Human Rights

SACSIS embraces a rights based approach to development, which views poverty as a denial of human rights.

Medical Racism and the African Patient

Picture credit: afreecom/Idrissa Soumare Mandisi Majavu - In his book, Infections and Inequalities, Paul Farmer writes that we live in a world where infections pass easily across borders, while resources, including cumulative scientific knowledge are blocked at customs. The recent outbreak of Ebola in West Africa is a case in point. The World Health Organisation has warned that the number of Ebola cases could rise to 20,000 largely because the medical staff in these West African countries do not have the resources to deal with the rapid spread of...

Can South Africa's Courts Help the Fight for Social Justice?

Picture credit: Penn State/flickr Steven Friedman - The more the courts do to fix poverty and inequality directly, the more likely is it that people will remain poor and unequal. For some time, an important debate has been raging between legal academics who want our courts to help the fight for social justice. It has been confined to law journals and has hardly registered in the public debate. This is a pity, since it addresses a crucial question: how can the courts help to combat poverty and inequality? The constitutional court has...

Marikana, Gaza, Ferguson: 'You should think of them always as armed'

Picture credit: A protester in in Ferguson, Missouri courtesy Bilde. Richard Pithouse - In colonial wars the occupying power invariably reaches a point where it has to acknowledge that its true enemy is not a minority - devil worshipers, communists, fanatics or terrorists - subject to external and evil manipulation, but the people as a whole. Once this point is reached every colonised person is taken as a potential combatant and the neighbourhood and the home are cast as legitimate sites of combat. This is the moment when liberal paternalism breaks down. From its first...

Marikana Widows Shed Tears in Women's Month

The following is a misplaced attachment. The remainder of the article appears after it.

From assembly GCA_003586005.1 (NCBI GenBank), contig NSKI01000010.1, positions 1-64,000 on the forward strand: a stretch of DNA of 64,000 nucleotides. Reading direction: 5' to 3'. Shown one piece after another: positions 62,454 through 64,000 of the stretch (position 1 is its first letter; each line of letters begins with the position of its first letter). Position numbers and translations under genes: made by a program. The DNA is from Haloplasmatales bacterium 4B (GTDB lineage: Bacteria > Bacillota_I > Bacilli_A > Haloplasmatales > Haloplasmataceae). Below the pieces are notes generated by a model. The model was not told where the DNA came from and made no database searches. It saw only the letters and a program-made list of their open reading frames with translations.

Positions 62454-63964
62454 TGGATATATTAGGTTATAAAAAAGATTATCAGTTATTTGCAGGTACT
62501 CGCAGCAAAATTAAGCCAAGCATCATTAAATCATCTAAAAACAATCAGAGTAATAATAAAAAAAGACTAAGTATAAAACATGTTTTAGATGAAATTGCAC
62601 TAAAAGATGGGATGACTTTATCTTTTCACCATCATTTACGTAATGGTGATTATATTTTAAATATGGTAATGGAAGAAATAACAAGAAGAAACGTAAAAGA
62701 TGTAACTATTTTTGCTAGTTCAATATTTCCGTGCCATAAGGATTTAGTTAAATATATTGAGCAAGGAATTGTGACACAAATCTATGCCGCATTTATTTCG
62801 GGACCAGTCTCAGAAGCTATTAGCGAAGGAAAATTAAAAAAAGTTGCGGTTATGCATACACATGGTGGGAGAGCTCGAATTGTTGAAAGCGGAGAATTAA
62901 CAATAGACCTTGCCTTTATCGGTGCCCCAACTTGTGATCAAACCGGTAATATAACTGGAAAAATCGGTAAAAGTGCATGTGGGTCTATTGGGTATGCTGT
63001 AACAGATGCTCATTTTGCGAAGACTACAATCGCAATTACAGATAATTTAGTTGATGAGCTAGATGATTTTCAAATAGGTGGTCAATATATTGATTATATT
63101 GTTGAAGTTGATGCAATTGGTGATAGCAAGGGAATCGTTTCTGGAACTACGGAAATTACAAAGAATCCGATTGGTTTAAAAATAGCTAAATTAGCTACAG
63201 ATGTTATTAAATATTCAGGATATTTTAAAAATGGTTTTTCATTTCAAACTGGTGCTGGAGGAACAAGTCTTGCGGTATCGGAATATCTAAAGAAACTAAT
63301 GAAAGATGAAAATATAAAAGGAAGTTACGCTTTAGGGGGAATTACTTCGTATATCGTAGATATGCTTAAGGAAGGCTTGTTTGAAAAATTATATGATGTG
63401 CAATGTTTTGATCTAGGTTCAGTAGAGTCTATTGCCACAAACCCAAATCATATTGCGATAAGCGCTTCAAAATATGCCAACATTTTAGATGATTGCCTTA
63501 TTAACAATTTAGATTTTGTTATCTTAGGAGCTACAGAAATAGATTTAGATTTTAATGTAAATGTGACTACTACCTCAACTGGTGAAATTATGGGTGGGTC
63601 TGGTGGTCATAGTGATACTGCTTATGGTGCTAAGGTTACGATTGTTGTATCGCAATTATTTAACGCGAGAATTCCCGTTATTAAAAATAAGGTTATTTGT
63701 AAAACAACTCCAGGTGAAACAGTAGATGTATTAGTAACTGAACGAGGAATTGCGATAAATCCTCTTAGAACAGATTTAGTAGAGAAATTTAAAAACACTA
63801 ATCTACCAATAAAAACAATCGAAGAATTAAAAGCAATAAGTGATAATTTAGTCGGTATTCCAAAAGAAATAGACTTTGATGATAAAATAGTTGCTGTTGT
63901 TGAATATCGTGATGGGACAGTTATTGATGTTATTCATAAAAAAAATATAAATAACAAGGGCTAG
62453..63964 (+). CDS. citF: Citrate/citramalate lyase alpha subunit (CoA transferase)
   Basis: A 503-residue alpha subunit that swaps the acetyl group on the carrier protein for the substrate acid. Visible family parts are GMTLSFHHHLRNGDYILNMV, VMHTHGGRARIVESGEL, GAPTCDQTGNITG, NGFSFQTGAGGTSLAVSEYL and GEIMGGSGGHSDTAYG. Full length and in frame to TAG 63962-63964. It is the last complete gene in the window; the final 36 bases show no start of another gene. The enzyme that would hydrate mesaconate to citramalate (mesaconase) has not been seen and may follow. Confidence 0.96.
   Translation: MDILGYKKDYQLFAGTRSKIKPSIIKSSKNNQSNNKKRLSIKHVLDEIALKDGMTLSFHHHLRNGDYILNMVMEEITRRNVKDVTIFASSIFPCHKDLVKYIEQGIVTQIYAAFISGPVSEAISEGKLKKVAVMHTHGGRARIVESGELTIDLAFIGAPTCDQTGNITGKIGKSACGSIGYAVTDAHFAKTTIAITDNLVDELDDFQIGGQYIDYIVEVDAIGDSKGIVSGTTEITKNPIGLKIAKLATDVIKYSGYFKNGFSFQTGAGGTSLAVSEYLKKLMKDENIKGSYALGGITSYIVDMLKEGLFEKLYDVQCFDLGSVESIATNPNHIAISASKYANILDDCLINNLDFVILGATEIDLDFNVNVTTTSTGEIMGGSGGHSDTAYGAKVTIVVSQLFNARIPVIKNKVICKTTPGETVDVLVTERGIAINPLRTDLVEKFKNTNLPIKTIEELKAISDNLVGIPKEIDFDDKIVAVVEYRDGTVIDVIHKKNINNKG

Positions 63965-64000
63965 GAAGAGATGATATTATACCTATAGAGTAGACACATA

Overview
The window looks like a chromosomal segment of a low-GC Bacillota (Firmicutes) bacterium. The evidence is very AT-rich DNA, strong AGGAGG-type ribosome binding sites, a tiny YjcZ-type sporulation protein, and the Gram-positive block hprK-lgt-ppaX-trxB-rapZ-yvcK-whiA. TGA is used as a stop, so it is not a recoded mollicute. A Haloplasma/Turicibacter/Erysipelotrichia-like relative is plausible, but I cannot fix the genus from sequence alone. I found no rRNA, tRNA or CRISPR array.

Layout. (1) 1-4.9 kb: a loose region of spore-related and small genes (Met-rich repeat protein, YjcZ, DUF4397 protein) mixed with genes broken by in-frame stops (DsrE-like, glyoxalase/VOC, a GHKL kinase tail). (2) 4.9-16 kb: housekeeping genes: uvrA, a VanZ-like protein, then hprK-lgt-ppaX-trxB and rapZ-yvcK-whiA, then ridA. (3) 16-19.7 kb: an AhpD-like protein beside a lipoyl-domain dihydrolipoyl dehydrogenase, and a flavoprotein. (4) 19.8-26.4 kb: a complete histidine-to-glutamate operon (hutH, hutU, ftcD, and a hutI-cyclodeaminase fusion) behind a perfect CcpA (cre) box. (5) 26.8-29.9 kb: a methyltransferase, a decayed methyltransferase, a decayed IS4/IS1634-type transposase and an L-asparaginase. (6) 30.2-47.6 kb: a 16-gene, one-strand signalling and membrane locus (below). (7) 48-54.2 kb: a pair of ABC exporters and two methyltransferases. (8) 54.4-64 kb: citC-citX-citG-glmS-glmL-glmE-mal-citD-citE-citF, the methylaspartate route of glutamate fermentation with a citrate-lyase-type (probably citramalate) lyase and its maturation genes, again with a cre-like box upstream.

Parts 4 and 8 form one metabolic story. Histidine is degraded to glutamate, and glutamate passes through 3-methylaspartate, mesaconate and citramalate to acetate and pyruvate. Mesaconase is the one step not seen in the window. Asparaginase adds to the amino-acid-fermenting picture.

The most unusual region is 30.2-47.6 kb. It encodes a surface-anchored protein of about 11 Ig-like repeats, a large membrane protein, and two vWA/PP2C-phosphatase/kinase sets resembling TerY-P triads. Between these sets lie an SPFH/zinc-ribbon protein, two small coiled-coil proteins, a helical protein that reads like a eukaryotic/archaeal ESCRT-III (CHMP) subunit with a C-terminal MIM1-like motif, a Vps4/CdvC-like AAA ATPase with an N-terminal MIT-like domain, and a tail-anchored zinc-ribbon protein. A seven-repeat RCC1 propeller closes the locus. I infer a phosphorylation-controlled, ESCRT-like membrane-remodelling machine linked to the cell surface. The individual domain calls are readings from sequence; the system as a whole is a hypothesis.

Picture credit: A woman collecting firewood in Marikana courtesy Gillian Schutte Gillian Schutte - This women’s month marks two years since the Marikana massacre. The widows of the workers killed by the South African Police Service in 2012 have since received their deceased husband’s provident fund dues, but still wait for justice whilst the media and public attention has long since transferred from their plight to the Farlam Commission. The focus recently has been on the prolonged strike action on the Platinum belt as well as Mr X’s sensational testimony alleging that...

An 'Integration Challenge': How Does It Feel to Be a Global Problem?

Picture credit: Haeferl/Wikimedia Commons Mandisi Majavu - Many South Africans see black immigrants as a threat to their privileges. African immigrants from a refugee background, in particular, are viewed as a social burden by societal institutions. These xenophobic attitudes are not unique in South Africa. Historically, black African refugees received little help from the United Nations High Commissioner for Refugees (UNHCR). For instance, during a politically volatile period in Africa, the 1960s and 1970s, many refugees in Africa were left to...

The Mere Mention of the Words 'Affirmative Action'...

Picture credit: Affirmative action protest in the U.S. courtesy Americana: The Journal of American Pop Culture Mandisi Majavu - Last month the BBC published an article titled, “Do white people have a future in South Africa?” Western institutions like the BBC see no problem in commissioning articles like this due to mainstream whites’ misconception of racism as a zero-sum game. Research shows that mainstream whites associate a decrease in anti-black racism with an increase in anti-white racism. The notion of “reverse racism” is rooted in this misconception. Proponents of “reverse...